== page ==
The narrative seems to have shifted, however, now that Lefty won last week’s Scottish Open, which was played at firm-and-fast Castle Stuart.
“Phil seems like he’s comfortable after so many years,” Els said.
In fact, the two-time Open champion said Monday that Mickelson has to be considered one of the favorites this week at Muirfield, a thought that would have seemed unfathomable a decade ago.
“He’s such a talented player with his short game, it’s amazing he hasn’t done better,” Els said. “But getting used to the bounces, that’s the big thing. I think he’s got as good a chance as any. He’s got a bit of confidence now that he’s won. He’s obviously one of the favorites now.”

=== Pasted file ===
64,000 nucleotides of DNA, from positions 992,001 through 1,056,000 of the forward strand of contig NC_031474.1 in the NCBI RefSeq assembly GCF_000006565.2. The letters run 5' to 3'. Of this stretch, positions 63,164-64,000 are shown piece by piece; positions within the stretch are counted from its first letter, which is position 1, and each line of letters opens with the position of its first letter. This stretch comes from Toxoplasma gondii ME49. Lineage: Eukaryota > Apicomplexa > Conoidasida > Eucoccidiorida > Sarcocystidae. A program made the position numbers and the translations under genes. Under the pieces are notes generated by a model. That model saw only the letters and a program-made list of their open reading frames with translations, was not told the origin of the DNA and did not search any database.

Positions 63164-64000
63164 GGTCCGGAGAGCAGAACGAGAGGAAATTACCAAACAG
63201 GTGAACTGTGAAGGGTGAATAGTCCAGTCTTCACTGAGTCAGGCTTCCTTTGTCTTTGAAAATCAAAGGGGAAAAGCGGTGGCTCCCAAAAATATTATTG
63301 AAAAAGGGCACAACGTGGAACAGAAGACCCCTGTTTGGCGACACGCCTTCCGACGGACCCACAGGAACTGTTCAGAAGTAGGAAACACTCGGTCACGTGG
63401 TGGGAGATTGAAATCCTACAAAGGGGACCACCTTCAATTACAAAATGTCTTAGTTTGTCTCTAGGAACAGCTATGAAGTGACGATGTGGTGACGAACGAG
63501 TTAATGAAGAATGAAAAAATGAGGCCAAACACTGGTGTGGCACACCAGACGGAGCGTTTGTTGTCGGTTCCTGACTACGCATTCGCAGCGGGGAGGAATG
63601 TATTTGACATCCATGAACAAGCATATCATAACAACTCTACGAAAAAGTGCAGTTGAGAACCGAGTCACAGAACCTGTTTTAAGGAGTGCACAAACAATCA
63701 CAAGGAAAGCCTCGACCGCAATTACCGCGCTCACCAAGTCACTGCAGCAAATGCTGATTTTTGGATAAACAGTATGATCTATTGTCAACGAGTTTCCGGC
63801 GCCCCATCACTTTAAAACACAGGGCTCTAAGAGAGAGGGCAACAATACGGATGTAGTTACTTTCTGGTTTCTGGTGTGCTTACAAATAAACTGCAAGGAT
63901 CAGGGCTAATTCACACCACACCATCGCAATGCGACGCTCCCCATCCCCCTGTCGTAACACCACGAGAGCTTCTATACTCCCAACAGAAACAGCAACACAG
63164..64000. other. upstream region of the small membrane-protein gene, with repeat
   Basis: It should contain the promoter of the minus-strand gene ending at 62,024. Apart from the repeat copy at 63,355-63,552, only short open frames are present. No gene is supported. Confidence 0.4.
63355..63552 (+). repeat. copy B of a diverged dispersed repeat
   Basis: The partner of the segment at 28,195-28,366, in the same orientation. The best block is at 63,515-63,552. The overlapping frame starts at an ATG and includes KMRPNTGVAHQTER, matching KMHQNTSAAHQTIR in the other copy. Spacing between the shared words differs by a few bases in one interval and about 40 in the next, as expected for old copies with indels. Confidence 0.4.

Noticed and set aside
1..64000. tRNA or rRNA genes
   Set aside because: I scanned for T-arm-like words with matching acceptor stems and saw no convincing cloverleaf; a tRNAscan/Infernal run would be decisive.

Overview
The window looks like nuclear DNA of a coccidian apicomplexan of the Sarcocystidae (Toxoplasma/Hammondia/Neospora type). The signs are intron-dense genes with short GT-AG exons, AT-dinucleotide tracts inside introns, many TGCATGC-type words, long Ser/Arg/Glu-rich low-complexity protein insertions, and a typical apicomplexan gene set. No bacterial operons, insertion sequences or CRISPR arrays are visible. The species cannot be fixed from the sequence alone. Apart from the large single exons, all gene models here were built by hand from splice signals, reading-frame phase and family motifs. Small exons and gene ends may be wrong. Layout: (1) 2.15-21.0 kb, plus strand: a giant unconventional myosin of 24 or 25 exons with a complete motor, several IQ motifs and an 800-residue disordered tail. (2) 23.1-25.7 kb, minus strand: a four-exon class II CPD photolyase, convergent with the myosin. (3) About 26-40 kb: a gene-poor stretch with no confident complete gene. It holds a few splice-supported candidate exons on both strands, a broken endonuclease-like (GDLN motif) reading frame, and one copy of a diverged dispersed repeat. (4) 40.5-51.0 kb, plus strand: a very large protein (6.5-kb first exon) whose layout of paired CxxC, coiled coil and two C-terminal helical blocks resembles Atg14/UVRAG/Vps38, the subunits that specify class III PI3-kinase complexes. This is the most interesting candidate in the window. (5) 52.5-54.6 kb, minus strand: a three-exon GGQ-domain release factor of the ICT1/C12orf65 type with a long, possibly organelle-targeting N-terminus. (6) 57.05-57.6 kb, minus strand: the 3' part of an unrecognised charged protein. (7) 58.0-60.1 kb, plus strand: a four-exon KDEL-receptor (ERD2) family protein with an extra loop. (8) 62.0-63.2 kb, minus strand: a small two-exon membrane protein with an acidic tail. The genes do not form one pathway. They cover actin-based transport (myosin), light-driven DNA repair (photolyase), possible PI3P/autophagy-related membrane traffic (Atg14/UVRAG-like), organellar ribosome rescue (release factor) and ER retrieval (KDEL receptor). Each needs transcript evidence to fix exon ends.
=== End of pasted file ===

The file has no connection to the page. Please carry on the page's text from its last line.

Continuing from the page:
For his part, Mickelson said after his victory Sunday that the Open has proved the “biggest challenge of my career.” Putting on fescue greens. Playing strategically and intelligently. Controlling his ball flight in the crosswinds. More than anything, though, the Open requires Mickelson adapting his swing-from-the-heels game, and he has just two top 10s in 17 career starts at the year’s third major.
“That would be the biggest accomplishment of my career if I were able to do it,” Mickelson said.